Both are containers, but a sac is for plants and animals, and a sack is for a sandwich. So spiders put their eggs in a sac, and people put their groceries in a sack.

A sac is usually biological — attached to a living thing. At the end of E.B. White’s, Charlotte’s Web, Charlotte, the dying spider, says, “This is my egg sac, my magnum opus, my great work.”

Sacs aren’t just for spiders, though. Humans have them, too:

“The identical twin girls shared an amniotic sac and placenta.” (Washington Post)

“It damages air sacs and passages to the lungs, and can make breathing a struggle.” (BBC)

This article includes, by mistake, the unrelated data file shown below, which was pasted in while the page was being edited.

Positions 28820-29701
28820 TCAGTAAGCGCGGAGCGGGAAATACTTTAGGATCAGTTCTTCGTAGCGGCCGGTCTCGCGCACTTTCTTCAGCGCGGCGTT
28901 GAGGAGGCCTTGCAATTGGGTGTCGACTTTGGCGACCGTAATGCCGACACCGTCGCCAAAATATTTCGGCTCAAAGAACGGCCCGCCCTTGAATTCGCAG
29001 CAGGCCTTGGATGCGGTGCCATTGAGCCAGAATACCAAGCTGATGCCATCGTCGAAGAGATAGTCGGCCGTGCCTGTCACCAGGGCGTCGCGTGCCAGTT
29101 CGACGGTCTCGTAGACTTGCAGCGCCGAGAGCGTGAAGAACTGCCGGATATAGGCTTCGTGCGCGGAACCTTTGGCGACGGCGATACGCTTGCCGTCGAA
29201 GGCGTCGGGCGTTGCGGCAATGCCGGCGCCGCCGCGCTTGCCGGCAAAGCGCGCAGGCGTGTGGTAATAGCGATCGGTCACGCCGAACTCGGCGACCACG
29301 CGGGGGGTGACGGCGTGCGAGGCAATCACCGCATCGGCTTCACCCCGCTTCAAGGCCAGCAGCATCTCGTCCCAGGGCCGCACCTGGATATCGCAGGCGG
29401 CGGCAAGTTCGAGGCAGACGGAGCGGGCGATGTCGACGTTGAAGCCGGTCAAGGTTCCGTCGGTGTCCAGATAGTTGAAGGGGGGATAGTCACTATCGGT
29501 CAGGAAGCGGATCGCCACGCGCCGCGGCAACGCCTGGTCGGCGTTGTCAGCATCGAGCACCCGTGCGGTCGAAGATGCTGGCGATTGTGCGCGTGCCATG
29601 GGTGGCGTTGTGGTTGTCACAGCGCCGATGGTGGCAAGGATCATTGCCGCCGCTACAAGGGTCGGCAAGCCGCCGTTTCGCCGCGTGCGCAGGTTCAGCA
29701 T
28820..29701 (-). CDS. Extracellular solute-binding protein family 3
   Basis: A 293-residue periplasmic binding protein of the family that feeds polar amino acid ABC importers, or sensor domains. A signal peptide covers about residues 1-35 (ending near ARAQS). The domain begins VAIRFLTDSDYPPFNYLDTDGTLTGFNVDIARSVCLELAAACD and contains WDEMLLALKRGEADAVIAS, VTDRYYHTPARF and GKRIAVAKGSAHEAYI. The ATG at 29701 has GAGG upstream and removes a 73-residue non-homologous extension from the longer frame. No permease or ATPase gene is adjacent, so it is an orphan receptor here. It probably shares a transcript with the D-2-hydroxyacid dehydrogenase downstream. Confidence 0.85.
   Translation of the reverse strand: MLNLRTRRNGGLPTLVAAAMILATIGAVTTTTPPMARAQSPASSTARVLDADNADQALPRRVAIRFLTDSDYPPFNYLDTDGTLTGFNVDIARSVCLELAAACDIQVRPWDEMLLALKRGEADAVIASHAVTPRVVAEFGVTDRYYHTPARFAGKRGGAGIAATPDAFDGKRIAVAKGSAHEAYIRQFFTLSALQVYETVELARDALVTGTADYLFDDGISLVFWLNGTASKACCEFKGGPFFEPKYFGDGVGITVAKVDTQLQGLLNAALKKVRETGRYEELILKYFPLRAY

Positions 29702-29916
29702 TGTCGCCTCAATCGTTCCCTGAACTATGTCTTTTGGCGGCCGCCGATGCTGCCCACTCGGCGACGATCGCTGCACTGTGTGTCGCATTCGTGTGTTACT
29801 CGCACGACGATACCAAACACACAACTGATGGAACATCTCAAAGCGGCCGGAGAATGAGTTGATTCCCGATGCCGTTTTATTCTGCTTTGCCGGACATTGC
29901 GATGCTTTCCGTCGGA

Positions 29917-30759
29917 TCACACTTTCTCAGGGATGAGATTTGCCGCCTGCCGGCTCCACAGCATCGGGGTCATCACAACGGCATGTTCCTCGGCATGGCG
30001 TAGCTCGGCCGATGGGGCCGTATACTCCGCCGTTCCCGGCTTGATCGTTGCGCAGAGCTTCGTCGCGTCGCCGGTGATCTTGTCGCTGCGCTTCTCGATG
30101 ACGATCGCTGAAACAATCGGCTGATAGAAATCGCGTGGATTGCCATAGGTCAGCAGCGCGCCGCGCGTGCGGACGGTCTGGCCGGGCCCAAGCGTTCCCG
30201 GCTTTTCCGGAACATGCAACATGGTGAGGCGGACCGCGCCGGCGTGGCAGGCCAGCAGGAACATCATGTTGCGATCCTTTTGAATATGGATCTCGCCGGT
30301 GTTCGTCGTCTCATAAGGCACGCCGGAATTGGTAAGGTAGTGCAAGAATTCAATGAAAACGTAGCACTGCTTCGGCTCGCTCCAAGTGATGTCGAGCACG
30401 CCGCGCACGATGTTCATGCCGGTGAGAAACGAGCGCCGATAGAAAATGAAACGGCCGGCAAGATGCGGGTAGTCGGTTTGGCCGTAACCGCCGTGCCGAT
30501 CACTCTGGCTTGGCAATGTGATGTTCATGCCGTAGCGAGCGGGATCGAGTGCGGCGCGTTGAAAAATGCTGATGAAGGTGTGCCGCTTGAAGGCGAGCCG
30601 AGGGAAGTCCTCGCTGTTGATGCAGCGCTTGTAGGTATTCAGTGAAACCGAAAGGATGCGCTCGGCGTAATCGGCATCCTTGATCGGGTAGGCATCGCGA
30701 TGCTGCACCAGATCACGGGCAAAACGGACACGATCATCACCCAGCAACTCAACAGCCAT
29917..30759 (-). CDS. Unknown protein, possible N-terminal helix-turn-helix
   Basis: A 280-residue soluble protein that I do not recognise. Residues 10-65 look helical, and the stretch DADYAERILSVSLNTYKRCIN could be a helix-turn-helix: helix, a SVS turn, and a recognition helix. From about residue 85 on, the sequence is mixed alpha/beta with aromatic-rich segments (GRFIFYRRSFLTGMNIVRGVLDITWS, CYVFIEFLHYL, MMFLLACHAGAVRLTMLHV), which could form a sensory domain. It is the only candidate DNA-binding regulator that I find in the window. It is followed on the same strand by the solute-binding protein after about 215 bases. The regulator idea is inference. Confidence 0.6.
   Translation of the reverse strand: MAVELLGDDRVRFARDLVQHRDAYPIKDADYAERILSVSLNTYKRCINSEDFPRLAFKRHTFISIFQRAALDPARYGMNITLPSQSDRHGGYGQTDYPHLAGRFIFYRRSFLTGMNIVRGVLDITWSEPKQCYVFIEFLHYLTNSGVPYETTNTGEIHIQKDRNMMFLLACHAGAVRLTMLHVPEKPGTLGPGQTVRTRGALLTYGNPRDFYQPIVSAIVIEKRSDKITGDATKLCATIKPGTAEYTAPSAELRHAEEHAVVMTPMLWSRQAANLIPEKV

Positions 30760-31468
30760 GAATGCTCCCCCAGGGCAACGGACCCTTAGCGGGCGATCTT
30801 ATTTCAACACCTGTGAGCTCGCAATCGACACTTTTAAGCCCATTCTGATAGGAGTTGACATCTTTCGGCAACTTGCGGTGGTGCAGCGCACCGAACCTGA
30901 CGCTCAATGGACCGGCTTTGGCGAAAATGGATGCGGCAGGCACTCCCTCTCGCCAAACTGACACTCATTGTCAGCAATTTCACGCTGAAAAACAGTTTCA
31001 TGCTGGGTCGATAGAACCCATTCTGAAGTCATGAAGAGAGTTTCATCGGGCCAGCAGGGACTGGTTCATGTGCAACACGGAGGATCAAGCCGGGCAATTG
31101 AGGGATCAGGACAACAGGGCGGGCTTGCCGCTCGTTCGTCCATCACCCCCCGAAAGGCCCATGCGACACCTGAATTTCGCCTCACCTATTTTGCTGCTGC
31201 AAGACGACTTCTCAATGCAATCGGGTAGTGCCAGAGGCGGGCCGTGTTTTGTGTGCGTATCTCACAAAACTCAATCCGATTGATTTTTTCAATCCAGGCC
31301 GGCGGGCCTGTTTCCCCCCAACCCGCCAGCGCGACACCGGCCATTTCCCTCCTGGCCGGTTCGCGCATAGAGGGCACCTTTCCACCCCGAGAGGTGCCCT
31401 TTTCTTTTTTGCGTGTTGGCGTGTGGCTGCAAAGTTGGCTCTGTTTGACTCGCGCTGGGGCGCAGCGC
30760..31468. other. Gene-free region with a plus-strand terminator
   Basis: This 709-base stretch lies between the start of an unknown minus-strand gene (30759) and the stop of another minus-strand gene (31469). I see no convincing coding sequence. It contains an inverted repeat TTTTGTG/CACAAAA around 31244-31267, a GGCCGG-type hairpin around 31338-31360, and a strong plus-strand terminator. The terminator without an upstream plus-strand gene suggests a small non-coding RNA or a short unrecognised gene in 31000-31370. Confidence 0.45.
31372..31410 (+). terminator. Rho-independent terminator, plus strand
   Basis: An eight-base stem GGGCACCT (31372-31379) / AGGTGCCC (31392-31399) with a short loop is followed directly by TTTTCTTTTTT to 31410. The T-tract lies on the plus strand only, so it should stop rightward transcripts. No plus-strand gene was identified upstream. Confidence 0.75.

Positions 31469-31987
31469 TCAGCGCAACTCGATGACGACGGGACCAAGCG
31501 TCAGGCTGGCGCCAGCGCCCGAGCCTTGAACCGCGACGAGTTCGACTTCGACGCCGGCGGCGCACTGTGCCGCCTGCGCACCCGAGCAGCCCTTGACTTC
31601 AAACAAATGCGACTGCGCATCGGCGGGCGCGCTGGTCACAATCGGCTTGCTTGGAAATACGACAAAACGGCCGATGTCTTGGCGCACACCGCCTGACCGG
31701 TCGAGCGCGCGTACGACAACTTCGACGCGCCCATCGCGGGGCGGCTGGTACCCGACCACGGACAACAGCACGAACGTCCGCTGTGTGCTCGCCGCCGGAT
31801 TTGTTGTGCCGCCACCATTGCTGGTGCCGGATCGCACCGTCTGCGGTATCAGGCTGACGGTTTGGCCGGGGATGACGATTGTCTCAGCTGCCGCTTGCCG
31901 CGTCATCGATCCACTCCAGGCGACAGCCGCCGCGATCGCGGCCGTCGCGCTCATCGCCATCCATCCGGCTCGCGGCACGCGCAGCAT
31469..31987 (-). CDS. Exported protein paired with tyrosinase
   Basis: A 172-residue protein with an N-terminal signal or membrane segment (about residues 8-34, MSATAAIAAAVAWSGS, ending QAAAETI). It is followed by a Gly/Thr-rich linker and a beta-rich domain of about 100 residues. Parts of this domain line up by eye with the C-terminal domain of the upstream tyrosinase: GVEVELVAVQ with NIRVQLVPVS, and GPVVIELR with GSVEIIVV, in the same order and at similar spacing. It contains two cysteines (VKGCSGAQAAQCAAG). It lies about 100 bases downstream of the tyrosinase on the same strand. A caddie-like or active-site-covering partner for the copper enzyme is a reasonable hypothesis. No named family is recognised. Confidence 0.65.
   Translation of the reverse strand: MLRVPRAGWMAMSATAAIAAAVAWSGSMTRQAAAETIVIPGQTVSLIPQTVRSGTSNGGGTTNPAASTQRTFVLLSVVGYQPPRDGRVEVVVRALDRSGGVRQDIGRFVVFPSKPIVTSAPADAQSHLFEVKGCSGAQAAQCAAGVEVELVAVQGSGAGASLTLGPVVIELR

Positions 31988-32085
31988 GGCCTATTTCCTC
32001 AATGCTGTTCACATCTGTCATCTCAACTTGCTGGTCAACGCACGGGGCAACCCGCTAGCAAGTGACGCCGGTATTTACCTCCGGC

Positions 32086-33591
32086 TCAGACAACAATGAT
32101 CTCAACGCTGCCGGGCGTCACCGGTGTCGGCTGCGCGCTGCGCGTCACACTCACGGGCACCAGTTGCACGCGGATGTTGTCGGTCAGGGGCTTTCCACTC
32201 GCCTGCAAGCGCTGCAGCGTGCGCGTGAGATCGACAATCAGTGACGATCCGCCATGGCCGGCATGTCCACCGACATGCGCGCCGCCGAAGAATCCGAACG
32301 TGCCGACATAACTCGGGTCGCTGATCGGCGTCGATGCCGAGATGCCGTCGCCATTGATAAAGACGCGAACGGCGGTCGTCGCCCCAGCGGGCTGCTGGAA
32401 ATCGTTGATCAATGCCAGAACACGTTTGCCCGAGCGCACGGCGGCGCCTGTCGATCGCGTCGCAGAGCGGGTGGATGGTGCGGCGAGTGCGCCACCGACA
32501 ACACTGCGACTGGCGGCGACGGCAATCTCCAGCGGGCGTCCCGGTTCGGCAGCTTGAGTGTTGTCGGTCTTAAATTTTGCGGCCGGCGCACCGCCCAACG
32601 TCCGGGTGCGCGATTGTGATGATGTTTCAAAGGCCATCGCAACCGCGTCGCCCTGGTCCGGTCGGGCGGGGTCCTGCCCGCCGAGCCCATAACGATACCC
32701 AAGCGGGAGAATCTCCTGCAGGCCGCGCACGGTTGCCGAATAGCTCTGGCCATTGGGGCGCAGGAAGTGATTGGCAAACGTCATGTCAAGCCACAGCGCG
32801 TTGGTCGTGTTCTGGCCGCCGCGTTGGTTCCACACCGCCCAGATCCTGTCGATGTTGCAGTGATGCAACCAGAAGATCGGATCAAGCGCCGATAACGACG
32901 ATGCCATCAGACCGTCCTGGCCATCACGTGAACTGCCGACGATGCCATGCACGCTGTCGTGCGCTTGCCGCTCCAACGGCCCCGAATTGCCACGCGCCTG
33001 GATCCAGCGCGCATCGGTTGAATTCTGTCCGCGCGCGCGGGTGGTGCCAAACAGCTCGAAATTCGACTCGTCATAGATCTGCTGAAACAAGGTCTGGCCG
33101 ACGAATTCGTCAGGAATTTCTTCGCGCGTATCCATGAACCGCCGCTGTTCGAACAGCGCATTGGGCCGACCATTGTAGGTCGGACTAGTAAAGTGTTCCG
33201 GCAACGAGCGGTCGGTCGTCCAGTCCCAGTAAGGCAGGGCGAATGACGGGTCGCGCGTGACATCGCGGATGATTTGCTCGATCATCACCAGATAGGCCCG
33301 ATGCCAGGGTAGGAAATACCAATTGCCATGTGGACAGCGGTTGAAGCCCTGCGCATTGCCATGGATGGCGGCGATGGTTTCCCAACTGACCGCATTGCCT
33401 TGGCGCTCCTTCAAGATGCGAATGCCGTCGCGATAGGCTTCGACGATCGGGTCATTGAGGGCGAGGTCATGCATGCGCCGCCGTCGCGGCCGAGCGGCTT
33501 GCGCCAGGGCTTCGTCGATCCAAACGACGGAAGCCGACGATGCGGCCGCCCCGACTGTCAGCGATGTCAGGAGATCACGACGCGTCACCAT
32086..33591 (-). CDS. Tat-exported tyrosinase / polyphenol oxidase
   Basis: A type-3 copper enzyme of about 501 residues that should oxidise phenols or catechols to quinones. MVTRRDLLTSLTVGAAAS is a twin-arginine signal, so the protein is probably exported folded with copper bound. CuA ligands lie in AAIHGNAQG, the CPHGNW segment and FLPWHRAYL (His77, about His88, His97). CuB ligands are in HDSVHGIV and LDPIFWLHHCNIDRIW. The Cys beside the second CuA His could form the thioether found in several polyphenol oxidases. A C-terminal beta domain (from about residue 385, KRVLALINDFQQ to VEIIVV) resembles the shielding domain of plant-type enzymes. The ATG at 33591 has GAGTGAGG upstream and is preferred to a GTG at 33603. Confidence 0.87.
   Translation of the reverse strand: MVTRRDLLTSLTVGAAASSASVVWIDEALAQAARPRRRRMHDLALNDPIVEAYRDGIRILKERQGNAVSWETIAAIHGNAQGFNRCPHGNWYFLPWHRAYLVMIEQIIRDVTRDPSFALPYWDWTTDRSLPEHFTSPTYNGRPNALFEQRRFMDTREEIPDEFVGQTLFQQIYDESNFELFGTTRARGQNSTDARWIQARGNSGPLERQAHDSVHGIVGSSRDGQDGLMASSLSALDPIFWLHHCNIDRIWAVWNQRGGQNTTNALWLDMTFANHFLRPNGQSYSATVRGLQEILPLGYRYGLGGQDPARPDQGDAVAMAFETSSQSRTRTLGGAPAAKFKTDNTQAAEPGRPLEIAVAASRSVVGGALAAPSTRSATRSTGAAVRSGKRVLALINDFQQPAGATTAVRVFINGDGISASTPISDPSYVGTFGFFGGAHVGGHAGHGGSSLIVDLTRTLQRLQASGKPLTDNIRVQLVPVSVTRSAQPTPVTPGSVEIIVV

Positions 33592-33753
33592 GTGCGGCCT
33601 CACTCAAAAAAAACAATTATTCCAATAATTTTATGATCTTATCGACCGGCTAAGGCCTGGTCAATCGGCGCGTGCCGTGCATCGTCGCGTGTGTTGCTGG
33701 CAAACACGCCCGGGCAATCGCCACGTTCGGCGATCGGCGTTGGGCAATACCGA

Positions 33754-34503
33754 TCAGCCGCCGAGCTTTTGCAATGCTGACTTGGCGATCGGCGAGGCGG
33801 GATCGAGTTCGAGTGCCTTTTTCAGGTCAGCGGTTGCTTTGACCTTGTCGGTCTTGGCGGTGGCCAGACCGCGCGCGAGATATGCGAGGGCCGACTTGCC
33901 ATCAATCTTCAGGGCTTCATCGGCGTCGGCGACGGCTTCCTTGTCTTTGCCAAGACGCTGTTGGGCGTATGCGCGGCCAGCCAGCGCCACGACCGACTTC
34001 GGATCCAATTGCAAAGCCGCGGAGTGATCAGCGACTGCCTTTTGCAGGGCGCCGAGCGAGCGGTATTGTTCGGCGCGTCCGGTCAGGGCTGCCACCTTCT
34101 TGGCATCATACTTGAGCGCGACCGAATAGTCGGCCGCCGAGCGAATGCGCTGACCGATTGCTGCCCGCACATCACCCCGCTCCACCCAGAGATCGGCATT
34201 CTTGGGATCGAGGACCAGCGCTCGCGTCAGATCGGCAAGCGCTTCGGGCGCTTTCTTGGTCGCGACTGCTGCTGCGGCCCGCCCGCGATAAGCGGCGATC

Add a “k” to make sack and you’ve got yourself another name for a bag you can put your groceries in. You might have a sack of flour in your kitchen. Soldiers can also sack entire villages, as in raid them. People also sack quarterbacks and needless employees. Here are some examples:

“Within earshot, Meser, a 32-year-old farmer, sat on three sacks of rice with two cans of oil resting by his feet.” (New York Times)

“Attitudes hardened after the sacking of Constantinople, the centre of the Orthodox empire, by Crusaders in 1204.” (The Guardian)

“Every team that passed me, I was thinking how I’m going to sack their quarterback.” (Salon)

They sound exactly the same, and they both contain something, but sac is more specific and rare than sack. You put your snack in a sack.